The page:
- Osteoarthritis of the hands is a disease that causes pain and swelling in the joints, making it difficult for people to carry out daily life.
- Research is ongoing on how best to treat osteoarthritis of the hands.
- Data from a recent study found that methotrexate, a common drug used to treat other types of arthritis, may help treat osteoarthritis and synovial inflammation in the hands.
People use their hands every day to complete tasks and live their lives. When the joints in the hand become stiff and difficult to move, it becomes weak and has difficulty functioning. This condition may occur in people with osteoarthritis of the hands. Researchers are interested in understanding the most effective treatment options for people with hand osteoarthritis.
The study found that participants who received methotrexate for more than six months experienced moderate improvements in pain.
The results suggest that methotrexate helps treat other types of arthritis, such as psoriasis or rheumatoid arthritis, and may also benefit people with osteoarthritis and inflammation of the hands.
PhD.Fiona E. Watt, Reader in Rheumatology, Honorary Consultant in Rheumatology, UKRI Future Leaders Fellow and member of the Osteoarthritis Research Group in the Department of Immunology and Inflammation at Imperial College London (who was not involved in this study) explains to us Medical News Today:
“Osteoarthritis of the hands is the most common form of arthritis affecting the hands, and it is often associated with some inflammation of the lining of the joints, also known as inflammation of the synovium (synovitis), although this may not always be present, Or at some point. All stages of the condition.”
pain caused by osteoarthritis
“Those whose multiple joints are affected by synovial inflammation are more likely to have noticeable symptoms, such as greater pain and stiffness in their hands. They are also more likely to suffer from progressive injury or ‘erosive’ osteoarthritis, which is associated with associated with worsening hand function over time.”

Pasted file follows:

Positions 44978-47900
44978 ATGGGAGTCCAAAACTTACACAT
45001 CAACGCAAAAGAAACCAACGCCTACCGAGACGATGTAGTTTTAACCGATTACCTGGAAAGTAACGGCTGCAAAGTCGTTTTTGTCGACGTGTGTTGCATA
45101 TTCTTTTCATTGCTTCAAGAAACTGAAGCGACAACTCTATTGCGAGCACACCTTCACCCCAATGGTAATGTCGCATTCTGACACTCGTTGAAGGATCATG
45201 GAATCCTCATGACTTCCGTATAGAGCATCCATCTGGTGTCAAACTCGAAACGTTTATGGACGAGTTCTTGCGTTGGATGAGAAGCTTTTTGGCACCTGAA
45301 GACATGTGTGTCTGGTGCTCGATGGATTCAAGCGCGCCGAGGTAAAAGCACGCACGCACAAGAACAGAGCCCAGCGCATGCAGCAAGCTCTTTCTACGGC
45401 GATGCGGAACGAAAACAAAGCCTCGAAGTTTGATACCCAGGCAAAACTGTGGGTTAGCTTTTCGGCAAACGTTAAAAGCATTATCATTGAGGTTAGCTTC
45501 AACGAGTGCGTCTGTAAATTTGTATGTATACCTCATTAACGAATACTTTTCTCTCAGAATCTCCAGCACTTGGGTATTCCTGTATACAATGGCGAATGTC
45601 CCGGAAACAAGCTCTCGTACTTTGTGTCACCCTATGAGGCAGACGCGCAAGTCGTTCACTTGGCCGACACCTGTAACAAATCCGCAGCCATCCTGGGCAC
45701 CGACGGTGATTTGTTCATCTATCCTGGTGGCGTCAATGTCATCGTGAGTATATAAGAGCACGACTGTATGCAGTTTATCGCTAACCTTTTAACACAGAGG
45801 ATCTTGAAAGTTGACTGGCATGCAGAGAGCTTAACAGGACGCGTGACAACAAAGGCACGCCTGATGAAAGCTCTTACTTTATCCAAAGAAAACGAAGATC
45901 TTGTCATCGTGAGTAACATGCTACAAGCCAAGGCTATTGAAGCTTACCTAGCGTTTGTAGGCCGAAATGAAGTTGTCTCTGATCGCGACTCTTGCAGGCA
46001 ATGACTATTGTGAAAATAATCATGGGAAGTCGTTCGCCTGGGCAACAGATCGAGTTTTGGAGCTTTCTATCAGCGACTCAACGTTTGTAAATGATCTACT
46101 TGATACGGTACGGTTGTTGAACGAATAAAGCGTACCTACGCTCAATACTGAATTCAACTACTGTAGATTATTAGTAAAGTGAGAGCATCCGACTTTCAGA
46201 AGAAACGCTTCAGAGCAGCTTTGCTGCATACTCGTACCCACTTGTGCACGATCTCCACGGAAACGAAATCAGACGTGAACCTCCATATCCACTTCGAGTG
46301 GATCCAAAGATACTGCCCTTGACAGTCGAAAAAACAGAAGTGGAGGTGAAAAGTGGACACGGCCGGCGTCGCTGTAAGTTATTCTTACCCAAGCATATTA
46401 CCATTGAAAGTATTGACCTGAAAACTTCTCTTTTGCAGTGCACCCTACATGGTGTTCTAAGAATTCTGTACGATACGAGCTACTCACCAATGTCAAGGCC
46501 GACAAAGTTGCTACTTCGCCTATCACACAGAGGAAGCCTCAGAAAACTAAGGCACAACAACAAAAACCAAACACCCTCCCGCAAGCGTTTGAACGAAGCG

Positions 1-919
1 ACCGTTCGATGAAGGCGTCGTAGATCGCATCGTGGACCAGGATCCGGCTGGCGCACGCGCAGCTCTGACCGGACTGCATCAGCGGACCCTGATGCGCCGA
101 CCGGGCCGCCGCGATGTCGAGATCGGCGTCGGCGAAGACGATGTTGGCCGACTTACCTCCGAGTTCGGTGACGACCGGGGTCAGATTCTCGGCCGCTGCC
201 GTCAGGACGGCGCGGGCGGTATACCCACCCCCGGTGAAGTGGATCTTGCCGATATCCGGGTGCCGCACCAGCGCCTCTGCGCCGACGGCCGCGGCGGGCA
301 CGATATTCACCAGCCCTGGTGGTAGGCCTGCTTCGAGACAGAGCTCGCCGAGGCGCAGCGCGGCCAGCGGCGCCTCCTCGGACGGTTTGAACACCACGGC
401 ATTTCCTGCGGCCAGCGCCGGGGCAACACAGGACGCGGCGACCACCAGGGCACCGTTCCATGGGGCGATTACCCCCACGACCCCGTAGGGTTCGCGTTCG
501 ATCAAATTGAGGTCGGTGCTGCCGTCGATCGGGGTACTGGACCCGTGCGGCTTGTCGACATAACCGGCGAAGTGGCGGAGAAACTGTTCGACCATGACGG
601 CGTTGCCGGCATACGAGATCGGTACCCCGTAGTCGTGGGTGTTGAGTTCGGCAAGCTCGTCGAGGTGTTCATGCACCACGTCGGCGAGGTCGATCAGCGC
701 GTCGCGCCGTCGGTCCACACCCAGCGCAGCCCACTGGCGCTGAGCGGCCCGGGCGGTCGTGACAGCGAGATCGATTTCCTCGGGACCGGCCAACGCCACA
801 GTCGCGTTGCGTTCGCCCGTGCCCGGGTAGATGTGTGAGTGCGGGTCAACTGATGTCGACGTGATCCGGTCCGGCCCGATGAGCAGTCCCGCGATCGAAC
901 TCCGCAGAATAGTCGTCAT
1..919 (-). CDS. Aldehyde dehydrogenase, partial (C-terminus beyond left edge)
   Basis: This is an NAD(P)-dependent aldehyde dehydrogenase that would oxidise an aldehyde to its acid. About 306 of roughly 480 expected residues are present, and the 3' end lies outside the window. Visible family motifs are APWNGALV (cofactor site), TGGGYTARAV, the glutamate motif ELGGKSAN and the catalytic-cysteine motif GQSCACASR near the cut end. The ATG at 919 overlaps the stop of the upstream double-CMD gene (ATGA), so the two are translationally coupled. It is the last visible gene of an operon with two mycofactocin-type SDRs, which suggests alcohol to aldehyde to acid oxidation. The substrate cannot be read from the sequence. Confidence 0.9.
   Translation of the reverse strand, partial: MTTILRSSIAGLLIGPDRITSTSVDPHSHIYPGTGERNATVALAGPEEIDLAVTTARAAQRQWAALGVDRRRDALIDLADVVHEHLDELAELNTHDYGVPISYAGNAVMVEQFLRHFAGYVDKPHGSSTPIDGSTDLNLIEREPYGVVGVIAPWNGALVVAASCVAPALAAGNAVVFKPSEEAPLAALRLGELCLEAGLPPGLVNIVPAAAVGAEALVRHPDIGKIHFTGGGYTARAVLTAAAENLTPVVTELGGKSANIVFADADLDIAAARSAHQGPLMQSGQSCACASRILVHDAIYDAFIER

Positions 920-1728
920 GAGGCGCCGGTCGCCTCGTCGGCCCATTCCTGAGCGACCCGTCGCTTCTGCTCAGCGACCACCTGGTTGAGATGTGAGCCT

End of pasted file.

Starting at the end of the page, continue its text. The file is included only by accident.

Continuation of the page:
— Dr. Fiona E. Watt
Hand osteoarthritis and associated joint swelling can be difficult to manage and treat. The authors of the current study wanted to see whether the drug methotrexate could help relieve pain in people with osteoarthritis and synovitis in the hands. Methotrexate is a common treatment for other types of arthritis, such as rheumatoid arthritis.
Professor Philip Conaghan,Director of the UK NIHR Leeds Biomedical Research Center and an arthritis expert (who was also not involved in this study) explained to us motor neurons Why this drug isn’t typically considered a first-line treatment for osteoarthritis:
“Methotrexate is the (most common) drug used around the world to treat immune-mediated inflammatory arthritis such as rheumatoid arthritis or psoriatic arthritis. It has several anti-inflammatory effects. Since bone The inflammation in arthritis is not primarily driven by the immune system, so it is unclear whether methotrexate is effective in osteoarthritis.”
Study author Professor Flavia Cicuttini, Head of the Musculoskeletal Unit at Monash University and Head of Rheumatology at The Alfred Hospital, explained the difficulties of treatment options for hand osteoarthritis.
“Osteoarthritis of the hand is a disabling disease that causes pain and affects function, preventing daily activities such as dressing and eating. It can significantly reduce quality of life,” she told motor neurons.
Lack of treatments for osteoarthritis
“Currently, if a person goes to the doctor with osteoarthritis of the hand, treatment options are very limited and not very effective. Often, patients are told that there is no alternative to getting relief with paracetamol or anti-inflammatory drugs like naproxen or Celebrex Apart from the pain, there is nothing doctors can do.”
— Professor Flavia Cicuttini
The current study was conducted to understand the effectiveness of methotrexate in improving pain in patients with hand osteoarthritis and synovitis.
The study was a double-blind, randomized, placebo-controlled trial. The researchers included 97 participants in their analysis. Of these, 50 participants received methotrexate and 47 received placebo. Participants took placebo or methotrexate weekly for six months.